One takeaway from this: she didn’t arrive at this solution by banging out more tests or writing more code, generally. The solution resulted in less code, and it was superior.

The most powerful tool we have as developers is thinking.

One of my big beefs with seeing programming as little more than duct-taping a bunch of npm modules together is that the instinct for searching for an insight that greatly tames the problem gets nuked from the outset.

I thought this was a really nice approach on the problem, and I’m glad I spent ten minutes hacking out my own solution before reading hers. If you haven’t seen this kata before, would you try an experiment before you read this article? You could go in blind or try the problem with the hint in my next paragraph and see if you arrive at a similar solution to hers.

–

Hint: look for type transitions in the problem.

Spoiler discussion: Looking at the final code and how she describes the key insight, I found myself wanting to talk about it in terms of type transitions. The additive rule is Fixnum -> String and the subtractive is String -> String, though there are aliases so this looks more like Fixnum -> AdditiveRoman -> SubtractiveRoman. It’s the nature of every insight that it looks obvious in retrospect, so it’s hard to say, but I believe someone walking into this problem treating the rules as type construction would also arrive at this same nice solution, in a way that’s a little more straightfoward than “write code for 20 years until you’re suspicious of every if and have the intuition to see what’s wrong”.

Yes, I think that version is ugly. But you can make it not ugly by starting with a non-brute value map that contains only the single letters, then converting it into your current brute value map programmatically.

That would be taking the same approach as the author in splitting the work into two steps, one of which accounts for the second rule of Roman numerals. But you would be acting on the value map ahead of time instead of the number that was input. I kind of like that method more since you don’t temporarily have an invalid Roman number floating around.

My takeaway: “Try splitting transformations into two passes.” This will simplify the code and add maintainability, at the expense of performance.

I think that formulation is easier to spot applications for than “make everything the same” or “look for type transitions”. Though maybe that’s because my projects these days don’t use statically typed languages.

One takeaway from this: she didn’t arrive at this solution by banging out more tests or writing more code, generally. The solution resulted in less code, and it was superior.

The most powerful tool we have as developers is thinking.

One of my big beefs with seeing programming as little more than duct-taping a bunch of npm modules together is that the instinct for searching for an insight that greatly tames the problem gets nuked from the outset.

The journey here is tough but it is worth it.

I thought this was a really nice approach on the problem, and I’m glad I spent ten minutes hacking out my own solution before reading hers. If you haven’t seen this kata before, would you try an experiment before you read this article? You could go in blind or try the problem with the hint in my next paragraph and see if you arrive at a similar solution to hers.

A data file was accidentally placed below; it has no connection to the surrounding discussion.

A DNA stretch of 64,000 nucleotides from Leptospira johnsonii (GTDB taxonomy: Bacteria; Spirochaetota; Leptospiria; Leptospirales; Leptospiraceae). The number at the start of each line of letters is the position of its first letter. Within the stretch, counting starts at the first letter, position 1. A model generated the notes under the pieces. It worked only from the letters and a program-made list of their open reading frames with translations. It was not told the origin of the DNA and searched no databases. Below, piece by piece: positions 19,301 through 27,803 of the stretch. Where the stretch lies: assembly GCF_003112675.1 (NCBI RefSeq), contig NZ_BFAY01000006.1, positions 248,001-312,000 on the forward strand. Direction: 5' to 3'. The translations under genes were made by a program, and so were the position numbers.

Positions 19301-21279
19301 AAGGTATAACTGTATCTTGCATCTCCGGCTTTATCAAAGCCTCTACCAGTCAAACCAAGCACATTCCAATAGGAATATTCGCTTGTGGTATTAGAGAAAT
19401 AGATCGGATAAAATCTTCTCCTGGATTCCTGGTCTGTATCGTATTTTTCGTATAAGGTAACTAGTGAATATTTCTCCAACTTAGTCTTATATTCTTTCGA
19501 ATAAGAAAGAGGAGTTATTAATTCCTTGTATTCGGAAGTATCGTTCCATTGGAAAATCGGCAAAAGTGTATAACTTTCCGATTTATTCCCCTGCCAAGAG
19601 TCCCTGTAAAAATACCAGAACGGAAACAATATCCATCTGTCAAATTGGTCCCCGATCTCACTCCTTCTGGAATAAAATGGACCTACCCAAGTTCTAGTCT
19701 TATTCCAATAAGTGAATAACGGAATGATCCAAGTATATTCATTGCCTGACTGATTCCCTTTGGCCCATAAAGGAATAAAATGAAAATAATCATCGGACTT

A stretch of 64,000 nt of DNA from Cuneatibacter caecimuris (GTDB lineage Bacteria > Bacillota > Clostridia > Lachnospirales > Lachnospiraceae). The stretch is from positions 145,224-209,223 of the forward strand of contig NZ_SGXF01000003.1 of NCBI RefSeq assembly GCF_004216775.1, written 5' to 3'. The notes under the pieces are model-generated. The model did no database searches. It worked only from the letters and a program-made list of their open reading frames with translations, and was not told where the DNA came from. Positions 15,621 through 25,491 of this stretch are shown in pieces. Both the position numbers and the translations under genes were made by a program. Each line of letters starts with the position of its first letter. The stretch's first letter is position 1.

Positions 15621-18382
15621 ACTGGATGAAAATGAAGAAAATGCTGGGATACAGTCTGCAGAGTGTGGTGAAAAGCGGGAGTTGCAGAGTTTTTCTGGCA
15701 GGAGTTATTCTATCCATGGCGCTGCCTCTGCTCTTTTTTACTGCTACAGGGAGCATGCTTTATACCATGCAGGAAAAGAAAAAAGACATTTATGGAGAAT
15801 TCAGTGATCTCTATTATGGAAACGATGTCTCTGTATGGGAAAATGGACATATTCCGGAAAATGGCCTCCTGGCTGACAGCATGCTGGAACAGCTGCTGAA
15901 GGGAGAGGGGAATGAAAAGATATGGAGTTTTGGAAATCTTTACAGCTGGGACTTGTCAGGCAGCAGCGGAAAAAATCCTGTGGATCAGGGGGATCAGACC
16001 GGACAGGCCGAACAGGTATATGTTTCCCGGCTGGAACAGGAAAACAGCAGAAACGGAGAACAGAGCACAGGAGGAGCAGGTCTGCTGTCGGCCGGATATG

–

Hint: look for type transitions in the problem.

Spoiler discussion: Looking at the final code and how she describes the key insight, I found myself wanting to talk about it in terms of type transitions. The additive rule is

`Fixnum -> String`

and the subtractive is`String -> String`

, though there are aliases so this looks more like`Fixnum -> AdditiveRoman -> SubtractiveRoman`

. It’s the nature of every insight that it looks obvious in retrospect, so it’s hard to say, but I believe someone walking into this problem treating the rules as type construction would also arrive at this same nice solution, in a way that’s a little more straightfoward than “write code for 20 years until you’re suspicious of every`if`

and have the intuition to see what’s wrong”.I can’t decide if this version is ugly or not: https://gist.github.com/mmueller/abd3e4bf351d53188be422916b2441d3

I named the constant “BRUTE” because it is a sort of brute-force approach, but the logic is so straightforward using it.

Yes, I think that version is ugly. But you can make it not ugly by starting with a non-brute value map that contains only the single letters, then converting it into your current brute value map programmatically.

That would be taking the same approach as the author in splitting the work into two steps, one of which accounts for the second rule of Roman numerals. But you would be acting on the value map ahead of time instead of the number that was input. I kind of like that method more since you don’t temporarily have an invalid Roman number floating around.

Normalization

My takeaway: “Try splitting transformations into two passes.” This will simplify the code and add maintainability, at the expense of performance.

I think that formulation is easier to spot applications for than “make everything the same” or “look for type transitions”. Though maybe that’s because my projects these days don’t use statically typed languages.